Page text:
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It were good, O last of the Volsungs, that I see thy face

no more,

If so indeed it may be: but the Norns must fashion all, And what the dawn hath fated on the hour of noon shall fall."

Then she kissed him and departed, for the day was nigh at hand,

And by then she had left the woodways green lay the horse-fed land

Beneath the new-born daylight, and as she brushed the dew

Betwixt the yellowing acres, all heaven o'erhead was blue. And at last on that dwelling of Kings the golden sunlight lay,

And the morn and the noon and the even built up another day.

OF THE WOOING OF HALLBIORN THE STRONG. A STORY FROM THE LAND-SETTLING BOOK OF ICELAND,

CHAPTER XXX.

[Poems by the Way 1891.]

AT Deildar-Tongue in the autumn-tide,
So many times over comes summer again,
Stood Odd of Tongue his door beside.
What healing in summer if winter be vain?
Dim and dusk the day was grown,
As he heard his folded wethers moan.
Then through the garth a man drew near,
With painted shield and gold-wrought spear.
Good was his horse and grand his gear,
And his girths were wet with Whitewater.
"Hail, Master Odd, live blithe and long!
How fare the folk at Deildar-Tongue?"

"All hail, thou Hallbiorn the Strong!
How fare the folk by the Brothers'-Tongue?"
"Meat have we there, and drink and fire,
Nor lack all things that we desire.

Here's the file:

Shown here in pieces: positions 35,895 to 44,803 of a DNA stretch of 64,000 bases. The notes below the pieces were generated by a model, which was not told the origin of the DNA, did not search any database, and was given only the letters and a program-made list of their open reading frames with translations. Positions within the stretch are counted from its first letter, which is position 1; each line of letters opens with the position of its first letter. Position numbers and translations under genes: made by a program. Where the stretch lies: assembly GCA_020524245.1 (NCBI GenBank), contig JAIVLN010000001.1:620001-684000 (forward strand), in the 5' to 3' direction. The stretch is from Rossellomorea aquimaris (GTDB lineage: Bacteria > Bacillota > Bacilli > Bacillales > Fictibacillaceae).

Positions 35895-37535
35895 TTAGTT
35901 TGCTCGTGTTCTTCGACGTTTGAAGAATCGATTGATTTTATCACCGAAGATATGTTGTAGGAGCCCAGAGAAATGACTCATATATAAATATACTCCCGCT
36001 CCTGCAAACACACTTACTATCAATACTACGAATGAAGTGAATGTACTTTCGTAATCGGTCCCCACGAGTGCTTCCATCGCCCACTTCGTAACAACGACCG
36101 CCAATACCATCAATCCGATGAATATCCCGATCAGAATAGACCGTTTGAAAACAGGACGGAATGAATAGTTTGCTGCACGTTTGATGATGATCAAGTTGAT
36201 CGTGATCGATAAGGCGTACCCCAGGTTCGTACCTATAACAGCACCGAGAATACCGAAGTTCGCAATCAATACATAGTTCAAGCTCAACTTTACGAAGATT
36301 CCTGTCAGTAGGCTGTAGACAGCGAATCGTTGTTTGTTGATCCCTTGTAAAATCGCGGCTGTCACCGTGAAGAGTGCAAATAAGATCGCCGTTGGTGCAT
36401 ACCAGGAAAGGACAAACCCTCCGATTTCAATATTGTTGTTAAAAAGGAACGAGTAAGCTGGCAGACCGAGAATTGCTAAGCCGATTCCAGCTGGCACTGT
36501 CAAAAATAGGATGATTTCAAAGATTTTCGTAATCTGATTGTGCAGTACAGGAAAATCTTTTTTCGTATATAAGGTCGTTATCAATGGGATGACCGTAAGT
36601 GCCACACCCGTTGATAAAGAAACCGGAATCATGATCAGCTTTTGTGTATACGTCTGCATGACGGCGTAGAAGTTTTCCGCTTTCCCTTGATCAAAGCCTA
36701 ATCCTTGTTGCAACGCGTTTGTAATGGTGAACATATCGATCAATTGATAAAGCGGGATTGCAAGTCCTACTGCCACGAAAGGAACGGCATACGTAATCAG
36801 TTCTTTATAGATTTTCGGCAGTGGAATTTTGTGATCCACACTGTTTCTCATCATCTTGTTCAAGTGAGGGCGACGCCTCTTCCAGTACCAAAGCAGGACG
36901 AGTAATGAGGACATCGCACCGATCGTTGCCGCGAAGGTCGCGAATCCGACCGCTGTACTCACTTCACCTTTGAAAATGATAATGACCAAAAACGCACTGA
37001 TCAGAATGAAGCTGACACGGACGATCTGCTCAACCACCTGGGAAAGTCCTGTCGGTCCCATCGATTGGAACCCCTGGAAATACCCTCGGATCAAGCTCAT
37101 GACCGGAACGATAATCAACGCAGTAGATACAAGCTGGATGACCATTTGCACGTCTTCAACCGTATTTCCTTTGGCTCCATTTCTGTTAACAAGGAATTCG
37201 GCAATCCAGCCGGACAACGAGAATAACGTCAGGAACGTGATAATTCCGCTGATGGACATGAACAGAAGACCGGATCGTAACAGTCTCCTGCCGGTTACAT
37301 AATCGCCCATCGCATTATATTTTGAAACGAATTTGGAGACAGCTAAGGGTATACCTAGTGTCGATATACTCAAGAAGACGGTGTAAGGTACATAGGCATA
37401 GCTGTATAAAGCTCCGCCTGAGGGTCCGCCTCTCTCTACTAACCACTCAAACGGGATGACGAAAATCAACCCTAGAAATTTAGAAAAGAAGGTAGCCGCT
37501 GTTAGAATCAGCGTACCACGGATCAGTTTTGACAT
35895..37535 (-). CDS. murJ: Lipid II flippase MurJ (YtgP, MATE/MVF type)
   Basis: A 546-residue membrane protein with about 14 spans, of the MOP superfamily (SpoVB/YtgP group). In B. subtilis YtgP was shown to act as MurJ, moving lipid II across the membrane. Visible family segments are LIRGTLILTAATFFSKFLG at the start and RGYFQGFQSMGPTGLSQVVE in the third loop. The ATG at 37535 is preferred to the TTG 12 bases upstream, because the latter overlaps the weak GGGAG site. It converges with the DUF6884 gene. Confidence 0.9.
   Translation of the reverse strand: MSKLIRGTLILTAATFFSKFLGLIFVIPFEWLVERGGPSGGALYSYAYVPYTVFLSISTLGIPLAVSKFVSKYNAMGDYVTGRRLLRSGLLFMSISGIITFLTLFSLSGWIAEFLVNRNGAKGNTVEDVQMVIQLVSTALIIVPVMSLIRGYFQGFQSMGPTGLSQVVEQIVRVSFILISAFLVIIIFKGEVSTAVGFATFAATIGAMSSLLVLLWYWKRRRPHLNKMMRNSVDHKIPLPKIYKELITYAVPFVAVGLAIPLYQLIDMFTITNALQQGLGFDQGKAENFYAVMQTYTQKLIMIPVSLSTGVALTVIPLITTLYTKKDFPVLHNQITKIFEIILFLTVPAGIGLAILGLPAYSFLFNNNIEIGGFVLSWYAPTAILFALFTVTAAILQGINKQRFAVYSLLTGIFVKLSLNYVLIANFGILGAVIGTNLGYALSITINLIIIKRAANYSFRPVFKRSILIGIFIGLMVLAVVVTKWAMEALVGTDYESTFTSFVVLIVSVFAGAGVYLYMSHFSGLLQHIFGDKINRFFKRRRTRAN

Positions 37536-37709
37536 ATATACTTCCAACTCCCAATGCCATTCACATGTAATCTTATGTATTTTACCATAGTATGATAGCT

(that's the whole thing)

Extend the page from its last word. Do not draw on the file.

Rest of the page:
But by the other Whitewater

Of Hallgerd many a tale we hear."
"Tales enow may my daughter make
If too many words be said for her sake."
"What saith thine heart to a word of mine,
That I deem thy daughter fair and fine?
Fair and fine for a bride is she,

And I fain would have her home with me."
"Full many a word that at noon goes forth
Comes home at even little worth.
Now winter treadeth on autumn-tide,

So here till the spring shalt thou abide.
Then if thy mind be changed no whit,
And ye still will wed, see ye to it!
And on the first of summer days,
A wedded man, ye may go your ways.
Yet look, howso the thing will fall,
My hand shall meddle nought at all.
Lo, now the night and rain draweth up,
And within doors glimmer stoop and cup.
And hark, a little sound I know,
The laugh of Snæbiorn's fiddle-bow,
My sister's son, and a craftsman good,

When the red rain drives through the iron wood."
Hallbiorn laughed, and followed in,
And a merry feast there did begin.
Hallgerd's hands undid his weed,
Hallgerd's hands poured out the mead.
Her fingers at his breast he felt,
As her hair fell down about his belt.
Her fingers with the cup he took,
And o'er its rim at her did look.
Jiriczek, Englische Dichter.

25

Cold cup, warm hand, and fingers slim,
Before his eyes were waxen dim.
And if the feast were foul or fair,
He knew not, save that she was there.
He knew not if men laughed or wept,
While still 'twixt wall and daïs she stept.
Whether she went or stood that eve,
Not once his eyes her face did leave.
But Snæbiorn laughed and Snæbiorn sang,
And sweet his smitten fiddle rang.
And Hallgerd stood beside him there,
So many times over comes summer again,
Nor ever once he turned to her.
What healing in summer if winter be vain?

Master Odd on the morrow spake,
So many times over comes summer again,
"Hearken, O guest, if ye be awake.”
What healing in summer if winter be vain?